Mother tries to dump baby girl in sewer

A mother in the city of Mazzarino, western Sicily, has been arrested after she was caught by police allegedly trying to kill her ten-month-old daughter by dumping her in a sewer.

Mother tries to dump baby girl in sewer
The woman allegedly tried to dump the child in an inspection well of a sewage plant in the city. File photo: Dominic's pics/Flickr

The mother, who is originally from the town of Riesi, told investigators she was distraught both by the breakdown of her marriage and a relationship with another man, with whom she had had a child ten months ago.

Her failed relationships with these men caused her to fall into a “deep depression”, according to Corriere del Mezzogiorno.

Her husband, a farm labourer, reluctantly agreed to stay with her and help raise the child, who became the source of constant arguments between the couple.

Then, three months ago, the woman decided to go and live with her lover with whom she also had a troubled relationship.

Apparently unable to cope with the breakdown of her relationships, the woman, a 43-year-old housewife, decided to end both her and the baby’s life.

On a Sunday evening the woman then made her way to an inspection well of a sewage plant in the city where many eyewitnesses reported seeing a woman crying and screaming with a baby in her arms. 

Alarmed by her behaviour, the woman’s lover, 47, followed her and alerted the police who arrested her in time.

The woman is now under house arrest and faces charges of aggravated murder. Her daughter has now been taken into care. 

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New York returns 214 stolen artworks to Italy in seven months

Authorities in New York announced on Thursday the return to Italy of 14 more antiquities, worth an estimated €2.3 million, as part of an investigation into smuggling of stolen artifacts.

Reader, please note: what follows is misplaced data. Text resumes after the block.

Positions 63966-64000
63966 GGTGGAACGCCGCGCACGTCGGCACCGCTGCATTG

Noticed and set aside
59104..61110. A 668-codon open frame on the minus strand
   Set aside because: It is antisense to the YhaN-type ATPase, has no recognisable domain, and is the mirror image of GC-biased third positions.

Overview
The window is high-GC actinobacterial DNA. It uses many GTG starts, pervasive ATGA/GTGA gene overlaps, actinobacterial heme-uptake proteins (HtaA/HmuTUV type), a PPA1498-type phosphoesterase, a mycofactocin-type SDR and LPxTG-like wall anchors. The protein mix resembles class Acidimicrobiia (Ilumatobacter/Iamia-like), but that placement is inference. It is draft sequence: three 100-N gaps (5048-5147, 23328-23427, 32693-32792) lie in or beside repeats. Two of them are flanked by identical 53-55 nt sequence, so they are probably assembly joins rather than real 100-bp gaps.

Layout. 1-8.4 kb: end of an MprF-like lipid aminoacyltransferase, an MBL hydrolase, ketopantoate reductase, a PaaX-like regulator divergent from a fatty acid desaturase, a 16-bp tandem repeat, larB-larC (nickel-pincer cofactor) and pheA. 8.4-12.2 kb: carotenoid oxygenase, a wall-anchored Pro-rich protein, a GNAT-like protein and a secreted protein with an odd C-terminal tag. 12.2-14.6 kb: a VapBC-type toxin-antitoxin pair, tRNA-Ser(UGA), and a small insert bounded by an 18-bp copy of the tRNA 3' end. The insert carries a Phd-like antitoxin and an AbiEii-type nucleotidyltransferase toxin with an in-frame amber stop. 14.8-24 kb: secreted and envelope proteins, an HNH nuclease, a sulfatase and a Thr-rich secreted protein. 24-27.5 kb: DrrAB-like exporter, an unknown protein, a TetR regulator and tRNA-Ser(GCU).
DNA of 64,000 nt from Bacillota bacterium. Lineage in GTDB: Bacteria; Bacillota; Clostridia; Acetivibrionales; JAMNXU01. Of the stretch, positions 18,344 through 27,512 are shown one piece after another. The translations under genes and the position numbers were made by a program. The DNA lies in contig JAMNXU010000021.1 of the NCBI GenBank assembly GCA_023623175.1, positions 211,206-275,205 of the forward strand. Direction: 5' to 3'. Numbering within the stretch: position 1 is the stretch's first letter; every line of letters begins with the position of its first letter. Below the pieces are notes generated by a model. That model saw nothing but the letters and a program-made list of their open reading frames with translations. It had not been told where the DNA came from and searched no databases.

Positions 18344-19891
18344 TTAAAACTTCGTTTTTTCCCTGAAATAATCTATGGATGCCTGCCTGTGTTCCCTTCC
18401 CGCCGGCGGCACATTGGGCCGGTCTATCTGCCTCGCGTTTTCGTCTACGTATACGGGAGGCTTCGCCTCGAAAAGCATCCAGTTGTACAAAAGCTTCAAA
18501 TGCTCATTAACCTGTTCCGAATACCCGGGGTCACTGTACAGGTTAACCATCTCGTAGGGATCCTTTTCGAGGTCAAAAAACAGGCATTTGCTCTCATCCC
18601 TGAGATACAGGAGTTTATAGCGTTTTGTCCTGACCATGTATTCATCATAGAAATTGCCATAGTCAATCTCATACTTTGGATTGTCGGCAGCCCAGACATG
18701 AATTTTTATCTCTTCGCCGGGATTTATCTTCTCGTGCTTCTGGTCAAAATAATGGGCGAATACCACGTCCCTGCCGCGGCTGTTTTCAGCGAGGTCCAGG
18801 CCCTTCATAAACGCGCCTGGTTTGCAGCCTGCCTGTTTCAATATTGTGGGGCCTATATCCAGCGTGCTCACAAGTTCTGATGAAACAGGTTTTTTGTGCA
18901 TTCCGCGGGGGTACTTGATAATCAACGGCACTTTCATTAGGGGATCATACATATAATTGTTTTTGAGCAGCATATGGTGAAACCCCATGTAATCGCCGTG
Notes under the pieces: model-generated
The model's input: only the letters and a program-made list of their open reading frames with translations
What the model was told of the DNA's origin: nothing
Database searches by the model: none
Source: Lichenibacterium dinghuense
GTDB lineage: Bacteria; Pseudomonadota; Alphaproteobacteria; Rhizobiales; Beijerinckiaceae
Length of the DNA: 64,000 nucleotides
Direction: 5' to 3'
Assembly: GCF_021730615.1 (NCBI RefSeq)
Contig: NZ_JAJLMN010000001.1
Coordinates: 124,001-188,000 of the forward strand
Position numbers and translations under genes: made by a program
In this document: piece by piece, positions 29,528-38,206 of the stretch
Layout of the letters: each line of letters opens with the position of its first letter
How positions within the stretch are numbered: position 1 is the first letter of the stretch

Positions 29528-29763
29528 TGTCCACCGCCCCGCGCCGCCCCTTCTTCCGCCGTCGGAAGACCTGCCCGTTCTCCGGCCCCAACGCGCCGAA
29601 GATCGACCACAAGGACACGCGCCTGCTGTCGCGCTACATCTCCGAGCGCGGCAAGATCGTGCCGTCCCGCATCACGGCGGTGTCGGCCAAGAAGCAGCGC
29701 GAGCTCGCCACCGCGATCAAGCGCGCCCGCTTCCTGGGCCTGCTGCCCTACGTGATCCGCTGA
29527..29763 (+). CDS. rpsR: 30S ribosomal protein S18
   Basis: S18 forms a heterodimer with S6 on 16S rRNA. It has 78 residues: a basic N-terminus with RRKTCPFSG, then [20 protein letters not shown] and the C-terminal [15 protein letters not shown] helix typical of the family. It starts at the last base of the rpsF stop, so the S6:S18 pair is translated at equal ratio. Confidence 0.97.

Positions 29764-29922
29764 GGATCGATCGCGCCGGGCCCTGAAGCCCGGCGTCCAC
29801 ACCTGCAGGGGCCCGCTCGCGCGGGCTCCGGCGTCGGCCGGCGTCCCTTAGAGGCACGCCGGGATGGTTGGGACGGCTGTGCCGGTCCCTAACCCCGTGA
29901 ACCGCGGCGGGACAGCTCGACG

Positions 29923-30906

New York returns 214 stolen artworks to Italy in seven months

The Manhattan District Attorney’s office has been conducting an extensive investigation over the past two years into looted antiquities that have ended up in New York museums and galleries — including the prestigious Metropolitan Museum of Art.

During a ceremony on Thursday with the Italian consul general and Italian police representatives, 14 more artifacts – some 2,600 years old – were officially returned to Italy, bringing the total number of repatriated pieces to that country over the past seven months to 214, District Attorney Alvin Bragg’s office said.

READ ALSO: Italian ‘art squad’ police recover 800 illegally-excavated archaeological finds

More than 700 pieces worth more than $100 million have been returned in the past year to 17 countries, including Italy as well as Cambodia, India, Pakistan, Egypt, Iraq, and Greece, the statement added.

New York, a hub of stolen antiquities trafficking for decades, set up a task force in 2017 to investigate the illicit trade.

According to the statement by District Attorney Bragg, who took office in January 2022, Thursday’s repatriation included the silver “Sicily Naxos Coin,” minted around 430 BCE and currently valued at half a million dollars.

Other notable items included ancient pottery dating to 510 BCE, and amarble head of Roman Emperor Hadrian, dating to 200 CE.

Among the culprits behind the 14 returned pieces, the statement said, were well-known art traffickers Giacomo Medici and Giovanni Franco Becchina, as well as Robert Hecht, the Paris-based American art dealer who died in 2012.

The traffickers had “relied on gangs of tombaroli (tomb raiders) to loot carefully chosen and insufficiently guarded archaeological sites throughout the Mediterranean,” it added.